In today’s Finshots, we explain how the state ended up in a spot of bother and why it is unhappy with the central government.

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Now let's dive in.

The Story

Kerala took the Central government to the Supreme Court with a first-of-its-kind case. And things are getting ugly.


Well, Kerala is in the throes of a financial crisis. It defaulted on salary payments to more than half of the 5.15 lakh employees. It delayed payments of pensions to retired personnel. At one point, even police vehicles were shooed away from fuel pumps because the dues hadn’t been cleared.

Yup, things were that bad.

And the state is blaming its current predicament on the Central government.

But why, you ask?

Well, let’s take it from the top.

Now the first thing you need to know about Kerala is that it’s what some experts call a chronic revenue-deficit state.

See, Indian states get revenue from a few sources — they have excise duty on things like alcohol, they tax vehicles, there’s tax on property, tax on electricity, and there’s state GST (since 2017) as well as a share from the central pie. This is the revenue receipt.

And states use this revenue to first meet their committed expenses — things like salaries, pensions, welfare schemes, and interest payments. All of this is part of the revenue expenditure because it’s like maintenance spending and does not create any assets.

Ideally, states would love it if they can keep this kind of spending to a minimum. That way, they don’t need to borrow money to invest in building infrastructure like roads which have a long-term multiplier effect.

But the problem is that Kerala’s committed expenses have typically always been on the higher side — it is 71% of its revenue receipts when compared to other states which average below 60%. So it doesn’t have too much leeway to invest in infra projects that can generate more jobs and revenues.

Sure, that looks bad. But as per some reports, it’s simply because Kerala has invested heavily over the years in social sectors like education and healthcare. These sectors are personnel-heavy. And that has led to more cash pressure on the state.

Heck, it’s because of all this spending that a child born in Kerala has a better chance of surviving to age 5 than in the US. You can bet that other states in India can’t boast of such stats. So maybe you can excuse the spendthrift behaviour.

But not everyone agrees with that justification.

They say that if you want to spend money, you need to figure out a way to make more money as well.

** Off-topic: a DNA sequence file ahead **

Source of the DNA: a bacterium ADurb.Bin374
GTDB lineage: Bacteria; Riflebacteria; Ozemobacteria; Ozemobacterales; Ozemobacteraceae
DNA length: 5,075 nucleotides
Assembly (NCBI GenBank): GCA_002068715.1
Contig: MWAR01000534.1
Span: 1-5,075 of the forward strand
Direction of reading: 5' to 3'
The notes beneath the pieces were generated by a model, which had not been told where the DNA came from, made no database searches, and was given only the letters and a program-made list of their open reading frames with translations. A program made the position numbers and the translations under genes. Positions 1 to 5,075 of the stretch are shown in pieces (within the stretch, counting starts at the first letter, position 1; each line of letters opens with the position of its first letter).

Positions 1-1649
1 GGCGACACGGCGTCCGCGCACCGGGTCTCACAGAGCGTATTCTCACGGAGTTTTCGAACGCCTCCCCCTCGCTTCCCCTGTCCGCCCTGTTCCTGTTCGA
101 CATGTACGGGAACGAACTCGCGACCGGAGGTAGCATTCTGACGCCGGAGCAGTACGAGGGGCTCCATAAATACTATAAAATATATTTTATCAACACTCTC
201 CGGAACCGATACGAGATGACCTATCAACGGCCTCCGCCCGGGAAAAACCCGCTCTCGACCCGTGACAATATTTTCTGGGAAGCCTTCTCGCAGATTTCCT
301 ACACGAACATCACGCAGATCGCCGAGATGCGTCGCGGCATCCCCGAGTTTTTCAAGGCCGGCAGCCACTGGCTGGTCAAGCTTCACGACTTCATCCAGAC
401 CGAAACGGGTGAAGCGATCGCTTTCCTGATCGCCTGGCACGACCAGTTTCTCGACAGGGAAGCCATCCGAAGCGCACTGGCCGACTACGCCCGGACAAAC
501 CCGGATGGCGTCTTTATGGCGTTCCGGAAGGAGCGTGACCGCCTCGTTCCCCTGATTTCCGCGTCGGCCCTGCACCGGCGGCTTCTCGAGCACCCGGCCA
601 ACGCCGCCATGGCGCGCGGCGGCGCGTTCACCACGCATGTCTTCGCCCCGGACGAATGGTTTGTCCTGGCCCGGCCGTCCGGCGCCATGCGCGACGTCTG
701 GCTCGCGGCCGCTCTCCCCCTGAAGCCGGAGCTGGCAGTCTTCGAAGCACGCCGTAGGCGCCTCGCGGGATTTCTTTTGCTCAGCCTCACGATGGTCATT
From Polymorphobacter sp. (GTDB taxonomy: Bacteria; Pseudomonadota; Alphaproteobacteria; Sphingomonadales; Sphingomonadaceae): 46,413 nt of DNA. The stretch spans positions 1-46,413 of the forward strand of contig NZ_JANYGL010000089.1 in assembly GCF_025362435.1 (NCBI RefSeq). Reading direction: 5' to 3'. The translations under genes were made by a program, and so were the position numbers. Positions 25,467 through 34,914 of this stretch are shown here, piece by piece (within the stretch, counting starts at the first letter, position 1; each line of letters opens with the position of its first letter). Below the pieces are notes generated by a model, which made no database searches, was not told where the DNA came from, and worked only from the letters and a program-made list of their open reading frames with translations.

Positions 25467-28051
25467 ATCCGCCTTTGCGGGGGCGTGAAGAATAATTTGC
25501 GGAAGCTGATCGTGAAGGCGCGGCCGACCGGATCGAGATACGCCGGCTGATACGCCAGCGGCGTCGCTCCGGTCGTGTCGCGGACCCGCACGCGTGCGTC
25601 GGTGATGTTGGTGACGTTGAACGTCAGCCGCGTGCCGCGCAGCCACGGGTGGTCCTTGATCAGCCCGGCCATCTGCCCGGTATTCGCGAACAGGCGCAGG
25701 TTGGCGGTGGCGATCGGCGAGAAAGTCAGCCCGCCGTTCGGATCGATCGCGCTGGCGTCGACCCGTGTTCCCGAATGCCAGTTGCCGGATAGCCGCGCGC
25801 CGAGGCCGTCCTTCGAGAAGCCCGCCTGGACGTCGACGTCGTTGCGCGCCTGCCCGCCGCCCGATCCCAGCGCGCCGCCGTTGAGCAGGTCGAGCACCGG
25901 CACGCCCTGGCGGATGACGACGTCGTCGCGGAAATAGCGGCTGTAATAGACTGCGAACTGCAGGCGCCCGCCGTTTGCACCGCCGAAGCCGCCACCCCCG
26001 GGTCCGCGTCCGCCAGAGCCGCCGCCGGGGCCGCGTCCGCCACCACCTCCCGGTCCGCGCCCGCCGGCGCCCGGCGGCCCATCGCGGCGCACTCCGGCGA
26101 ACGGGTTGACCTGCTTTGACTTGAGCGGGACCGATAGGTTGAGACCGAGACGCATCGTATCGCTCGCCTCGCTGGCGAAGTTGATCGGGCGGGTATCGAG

And that’s where Kerala has struggled. While the state has a per capita GDP that’s 1.6 times higher than the Indian average, when it comes to the tax-to-GDP ratio, it’s at par with the rest of the country. It simply hasn’t been able to earn a higher share of revenue from taxes.

As one paper put it, “[Kerala] ‘competes’ with the Scandinavian countries as regards social protection with African level taxation.”

And the end result of this is that the state has been in financial trouble for years now.

So, why did Kerala blame the Centre and take the government to the Supreme Court all of a sudden?

Ah, that’s because Kerala alleges that the Central government’s new rules have compounded its woes even further.

The bone of contention is something called the Net Borrowing Ceiling (NBC) rule imposed by the Central government. Think of this as a diktat on how much money a state government is allowed to borrow to meet its needs. Mathematically, it’s 3% of a state’s GDP. And Kerala’s NBC was pegged at a little over ₹32,400 crores for FY24.

But here’s the deal now. Kerala has a state-owned enterprise called the Kerala Infrastructure Investment Fund Board (KIIFB). And this entity finances the infrastructure in the state. Until now, its debt was not considered under the State’s borrowing limit. So Kerala could freely fund its infra needs outside the ambit of the NBC. It was called an off-budget borrowing

Sidebar: Even the Central government has used the National Highways Authority of India (NHAI) in this manner.

But then, the Finance Commission closed this loophole in 2021 and Kerala’s problems multiplied. Suddenly, all of KIIFB’s debt was included in the state’s borrowing too. And Kerala found that its NBC was closer than it appeared. Its borrowing avenues were shut.

And when it asked the Central government for help, it was turned away.

Now Kerala says this violates Article 293 of the Constitution which says that public debt of a state is its own matter and not something the Parliament should have control over. So it took the matter to the Supreme Court.

And what did the Supreme Court say?

Well, we don’t have an answer yet. Since it’s the first case of its kind, we’re soon going to have a five-judge Constitution Bench set up by the Chief Justice of India to look into this matter. But that’s going to take some time.

And in the meantime, Kerala’s financial woes continue.

PS: Kerala has also complained that just because the state has a high per capita income, it is being penalised by getting a lower share of tax revenue from the Centre. This has reduced its revenues already. It’s something Karnataka has protested about too.

Until then…

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